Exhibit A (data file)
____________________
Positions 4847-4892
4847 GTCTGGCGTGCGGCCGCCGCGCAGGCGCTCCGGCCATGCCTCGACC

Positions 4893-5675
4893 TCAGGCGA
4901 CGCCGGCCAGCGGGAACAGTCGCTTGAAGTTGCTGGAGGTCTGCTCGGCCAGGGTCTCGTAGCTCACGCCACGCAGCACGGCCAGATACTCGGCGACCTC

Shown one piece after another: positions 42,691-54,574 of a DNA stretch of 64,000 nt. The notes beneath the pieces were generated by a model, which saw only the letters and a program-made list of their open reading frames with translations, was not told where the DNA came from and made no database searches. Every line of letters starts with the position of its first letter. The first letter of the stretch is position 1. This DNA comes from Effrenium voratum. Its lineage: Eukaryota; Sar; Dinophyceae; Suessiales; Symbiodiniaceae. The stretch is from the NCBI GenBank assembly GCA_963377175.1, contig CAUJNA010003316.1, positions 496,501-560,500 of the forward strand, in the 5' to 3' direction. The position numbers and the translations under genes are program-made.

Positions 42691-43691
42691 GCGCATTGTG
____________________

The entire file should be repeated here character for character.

Positions 4847-4892
4847 GTCTGGCGTGCGGCCGCCGCGCAGGCGCTCCGGCCATGCCTCGACC

Positions 4893-5675
4893 TCAGGCGA
4901 CGCCGGCCAGCGGGAACAGTCGCTTGAAGTTGCTGGAGGTCTGCTCGGCCAGGGTCTCGTAGCTCACGCCACGCAGCACGGCCAGATACTCGGCGACCTC

Shown one piece after another: positions 42,691-54,574 of a DNA stretch of 64,000 nt. The notes beneath the pieces were generated by a model, which saw only the letters and a program-made list of their open reading frames with translations, was not told where the DNA came from and made no database searches. Every line of letters starts with the position of its first letter. The first letter of the stretch is position 1. This DNA comes from Effrenium voratum. Its lineage: Eukaryota; Sar; Dinophyceae; Suessiales; Symbiodiniaceae. The stretch is from the NCBI GenBank assembly GCA_963377175.1, contig CAUJNA010003316.1, positions 496,501-560,500 of the forward strand, in the 5' to 3' direction. The position numbers and the translations under genes are program-made.

Positions 42691-43691
42691 GCGCATTGTG